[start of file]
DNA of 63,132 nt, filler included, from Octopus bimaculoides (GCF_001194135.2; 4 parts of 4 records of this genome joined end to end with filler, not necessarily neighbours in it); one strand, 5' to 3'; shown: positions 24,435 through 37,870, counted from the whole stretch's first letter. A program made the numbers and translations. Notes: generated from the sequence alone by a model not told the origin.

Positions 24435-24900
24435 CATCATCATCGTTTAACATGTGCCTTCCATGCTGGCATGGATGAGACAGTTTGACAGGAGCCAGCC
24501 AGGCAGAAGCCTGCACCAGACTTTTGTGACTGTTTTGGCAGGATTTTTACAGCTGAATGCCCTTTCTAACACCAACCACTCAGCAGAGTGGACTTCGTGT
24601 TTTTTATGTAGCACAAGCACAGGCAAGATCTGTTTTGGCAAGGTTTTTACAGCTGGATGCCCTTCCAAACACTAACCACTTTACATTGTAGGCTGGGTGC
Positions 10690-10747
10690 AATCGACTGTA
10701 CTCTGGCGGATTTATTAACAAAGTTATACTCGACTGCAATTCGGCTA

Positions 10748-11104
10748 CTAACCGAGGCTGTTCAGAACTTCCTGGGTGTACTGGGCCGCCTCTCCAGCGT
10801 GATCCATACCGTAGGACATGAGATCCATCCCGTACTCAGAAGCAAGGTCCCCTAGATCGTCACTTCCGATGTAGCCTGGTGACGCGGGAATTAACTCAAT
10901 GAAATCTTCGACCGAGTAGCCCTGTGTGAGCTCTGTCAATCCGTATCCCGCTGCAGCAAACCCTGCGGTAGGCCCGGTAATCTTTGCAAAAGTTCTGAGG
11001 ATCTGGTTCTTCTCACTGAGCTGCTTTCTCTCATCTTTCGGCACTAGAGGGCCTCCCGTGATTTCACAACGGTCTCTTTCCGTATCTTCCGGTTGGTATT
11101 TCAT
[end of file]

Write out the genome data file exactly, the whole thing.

DNA of 63,132 nt, filler included, from Octopus bimaculoides (GCF_001194135.2; 4 parts of 4 records of this genome joined end to end with filler, not necessarily neighbours in it); one strand, 5' to 3'; shown: positions 24,435 through 37,870, counted from the whole stretch's first letter. A program made the numbers and translations. Notes: generated from the sequence alone by a model not told the origin.

Positions 24435-24900
24435 CATCATCATCGTTTAACATGTGCCTTCCATGCTGGCATGGATGAGACAGTTTGACAGGAGCCAGCC
24501 AGGCAGAAGCCTGCACCAGACTTTTGTGACTGTTTTGGCAGGATTTTTACAGCTGAATGCCCTTTCTAACACCAACCACTCAGCAGAGTGGACTTCGTGT
24601 TTTTTATGTAGCACAAGCACAGGCAAGATCTGTTTTGGCAAGGTTTTTACAGCTGGATGCCCTTCCAAACACTAACCACTTTACATTGTAGGCTGGGTGC
Positions 10690-10747
10690 AATCGACTGTA
10701 CTCTGGCGGATTTATTAACAAAGTTATACTCGACTGCAATTCGGCTA

Positions 10748-11104
10748 CTAACCGAGGCTGTTCAGAACTTCCTGGGTGTACTGGGCCGCCTCTCCAGCGT
10801 GATCCATACCGTAGGACATGAGATCCATCCCGTACTCAGAAGCAAGGTCCCCTAGATCGTCACTTCCGATGTAGCCTGGTGACGCGGGAATTAACTCAAT
10901 GAAATCTTCGACCGAGTAGCCCTGTGTGAGCTCTGTCAATCCGTATCCCGCTGCAGCAAACCCTGCGGTAGGCCCGGTAATCTTTGCAAAAGTTCTGAGG
11001 ATCTGGTTCTTCTCACTGAGCTGCTTTCTCTCATCTTTCGGCACTAGAGGGCCTCCCGTGATTTCACAACGGTCTCTTTCCGTATCTTCCGGTTGGTATT
11101 TCAT